notable here for me, were some interesting ramblings thru the history of non-violence and how it’s largely whitewashing (gandhi), riddled with hypocrisy (more gandhi) and where it seemed to be effective (e.g., the civil rights protests of the 60s) it was backstopped by what looked like far more violent engagement on the back side. so, non-violence with the ever looming thread of violence.

the last chapter on avoiding despair could have been lopped off. the jonathon franzen and roy scranton despair apologists probably aren’t compelling to someone who’s plowed through 130-odd pages of disassembling mckibben hand wringing.

having read this during the recent protests in france re: their moving the retirement age back to 64 instead of 62, i’m inclined to think the french are onto something.

oh. no instructions for actually blowing up a pipeline are provided within the book.

red mars (kim stanley robinson)

yeah, still rolling on KSR. this is a pretty epic ride. there’s a lot of world building going on here and you’re only getting

intimations (zadie smith)

picked this up on a trip and cruised through it in a day-ish on the train. this is a fun little collection of essays from the pandemic period on by zadie smith. i’m a bit ashamed to admit that i haven’t really read any of her novels. i keep getting distracted and leaving the book somewhere. but i do love her essay materials.

ending fossil fuels (holly jean buck)

this book goes all over the place. the punchline is that net zero isn’t enough. well, duh. we’ve been pumping so much carbon into the atmosphere and will continue to do so that we’re pretty effectively fucked. this does examine the complementary propositions and the politics of some of this from a variety of angles. much of this needs unpacking.

there was an aside about building political coalitions with the rural areas that bears revisiting.

In Defense of Public Lands: The Case against Privatization and Transfer (steven davis)

i’ve been vaguely aware of the push extractive industries have been making to get their mitts on public lands. while i happen to agree with the author, it kind of feels like a charicature of the privatization advocates has been put forth. but … the more i dig into this, the more dead on it seems.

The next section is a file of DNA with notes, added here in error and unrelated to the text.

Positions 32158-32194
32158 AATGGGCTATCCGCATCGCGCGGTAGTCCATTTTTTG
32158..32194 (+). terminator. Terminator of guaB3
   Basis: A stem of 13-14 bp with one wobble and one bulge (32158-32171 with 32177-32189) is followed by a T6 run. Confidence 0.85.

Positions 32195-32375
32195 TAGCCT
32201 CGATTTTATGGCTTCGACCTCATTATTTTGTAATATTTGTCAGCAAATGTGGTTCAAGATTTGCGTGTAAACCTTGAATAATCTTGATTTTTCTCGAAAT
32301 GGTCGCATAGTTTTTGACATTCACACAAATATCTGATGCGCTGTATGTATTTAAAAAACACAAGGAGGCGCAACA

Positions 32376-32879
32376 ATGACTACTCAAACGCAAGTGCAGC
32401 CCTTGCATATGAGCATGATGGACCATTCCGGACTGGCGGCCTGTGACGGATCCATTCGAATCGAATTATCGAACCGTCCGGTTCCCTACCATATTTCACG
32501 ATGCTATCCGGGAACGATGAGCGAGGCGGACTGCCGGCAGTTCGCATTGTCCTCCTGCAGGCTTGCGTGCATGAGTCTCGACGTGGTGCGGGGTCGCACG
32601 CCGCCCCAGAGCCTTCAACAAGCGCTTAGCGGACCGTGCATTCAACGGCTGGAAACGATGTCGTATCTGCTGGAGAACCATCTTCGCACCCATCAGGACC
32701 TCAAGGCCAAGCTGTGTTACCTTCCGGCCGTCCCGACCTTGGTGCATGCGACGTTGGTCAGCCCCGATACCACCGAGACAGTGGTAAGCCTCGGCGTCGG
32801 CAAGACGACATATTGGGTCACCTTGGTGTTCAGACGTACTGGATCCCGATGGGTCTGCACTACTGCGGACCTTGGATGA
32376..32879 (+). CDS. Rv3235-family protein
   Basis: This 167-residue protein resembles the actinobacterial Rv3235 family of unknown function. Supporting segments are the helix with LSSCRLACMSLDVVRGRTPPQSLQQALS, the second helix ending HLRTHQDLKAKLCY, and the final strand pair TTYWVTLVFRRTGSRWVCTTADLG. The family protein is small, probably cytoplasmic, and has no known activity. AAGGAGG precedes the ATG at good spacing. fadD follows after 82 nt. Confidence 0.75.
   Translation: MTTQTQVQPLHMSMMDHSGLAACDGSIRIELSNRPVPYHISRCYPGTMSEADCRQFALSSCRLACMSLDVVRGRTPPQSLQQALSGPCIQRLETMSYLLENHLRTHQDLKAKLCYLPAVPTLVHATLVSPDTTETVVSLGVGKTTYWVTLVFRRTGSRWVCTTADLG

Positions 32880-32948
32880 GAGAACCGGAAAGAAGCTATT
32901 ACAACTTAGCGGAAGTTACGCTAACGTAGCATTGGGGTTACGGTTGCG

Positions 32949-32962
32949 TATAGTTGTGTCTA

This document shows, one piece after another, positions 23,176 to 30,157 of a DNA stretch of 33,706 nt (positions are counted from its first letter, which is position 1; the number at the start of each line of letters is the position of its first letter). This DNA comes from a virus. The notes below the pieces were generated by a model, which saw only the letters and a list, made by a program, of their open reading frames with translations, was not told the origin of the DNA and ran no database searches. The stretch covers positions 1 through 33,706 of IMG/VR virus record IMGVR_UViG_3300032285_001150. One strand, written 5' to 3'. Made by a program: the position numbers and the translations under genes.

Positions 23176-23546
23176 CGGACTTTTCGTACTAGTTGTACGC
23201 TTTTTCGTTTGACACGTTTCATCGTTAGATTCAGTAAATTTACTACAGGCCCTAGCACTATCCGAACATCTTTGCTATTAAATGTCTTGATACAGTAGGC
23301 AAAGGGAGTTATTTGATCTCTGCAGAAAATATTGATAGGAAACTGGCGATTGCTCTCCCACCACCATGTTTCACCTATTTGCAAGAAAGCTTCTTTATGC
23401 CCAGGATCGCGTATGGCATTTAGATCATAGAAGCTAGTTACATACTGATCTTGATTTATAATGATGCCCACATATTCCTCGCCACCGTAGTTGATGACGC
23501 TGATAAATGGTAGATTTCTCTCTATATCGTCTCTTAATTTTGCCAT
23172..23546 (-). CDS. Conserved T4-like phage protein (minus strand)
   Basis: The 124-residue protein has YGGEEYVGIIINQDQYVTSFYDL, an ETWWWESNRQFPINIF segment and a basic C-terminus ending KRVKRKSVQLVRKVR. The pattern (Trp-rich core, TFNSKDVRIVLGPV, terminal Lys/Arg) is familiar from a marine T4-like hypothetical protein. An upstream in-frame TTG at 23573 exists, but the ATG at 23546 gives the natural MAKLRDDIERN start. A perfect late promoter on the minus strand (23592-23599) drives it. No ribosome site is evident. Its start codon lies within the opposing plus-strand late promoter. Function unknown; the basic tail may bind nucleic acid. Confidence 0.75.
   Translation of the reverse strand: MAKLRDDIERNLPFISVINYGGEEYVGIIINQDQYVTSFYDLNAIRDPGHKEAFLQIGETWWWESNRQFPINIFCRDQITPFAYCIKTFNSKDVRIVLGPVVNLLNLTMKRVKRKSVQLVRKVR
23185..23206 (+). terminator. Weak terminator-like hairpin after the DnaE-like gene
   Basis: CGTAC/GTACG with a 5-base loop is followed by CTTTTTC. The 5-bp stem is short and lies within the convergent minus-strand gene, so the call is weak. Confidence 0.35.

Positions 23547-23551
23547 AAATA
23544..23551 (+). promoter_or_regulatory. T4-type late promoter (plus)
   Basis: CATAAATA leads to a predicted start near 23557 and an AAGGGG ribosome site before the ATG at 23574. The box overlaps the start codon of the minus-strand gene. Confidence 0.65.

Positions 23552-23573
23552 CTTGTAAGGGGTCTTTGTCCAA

The Internet Con: How to Seize the Means of Computation (cory doctorow)

if you’ve been following cory doctorow for any period of time, this hits on a lot of the same hobby horses. on balance there’s a lot to agree with him here. there’s not much in terms of new ground that’s trod here. this had the vibe of needing to generate some cash as opposed to coming up with some new concepts that get explored deeply.

to be fair, i kind of feel like i should go back and see if i missed something. on the other hand, i’m kind of close to this stuff.

the comfort crisis (michael easter)

it’s been a while since i’ve read something that exploded the subsequent reading list as much as this book. i thought this was a men’s health meets malcom gladwell kind of thing about the first 50 pages in. it got a lot more interesting than that, quickly. with discourses into hunting that were a little on the trivial side of things, he hits on the importance of being outdoors, how we’ve been distancing ourselves from an active life lived outdoors and our societal distancing from death. which includes a hard look at what we need to do in order to be able to live our lives more intentionally. there’s a surprising amount to unpack here.

i’ll likely start with the edward abbey books, they’re quick and fun. there’s some buddhism stuff to sink into here as well. damn.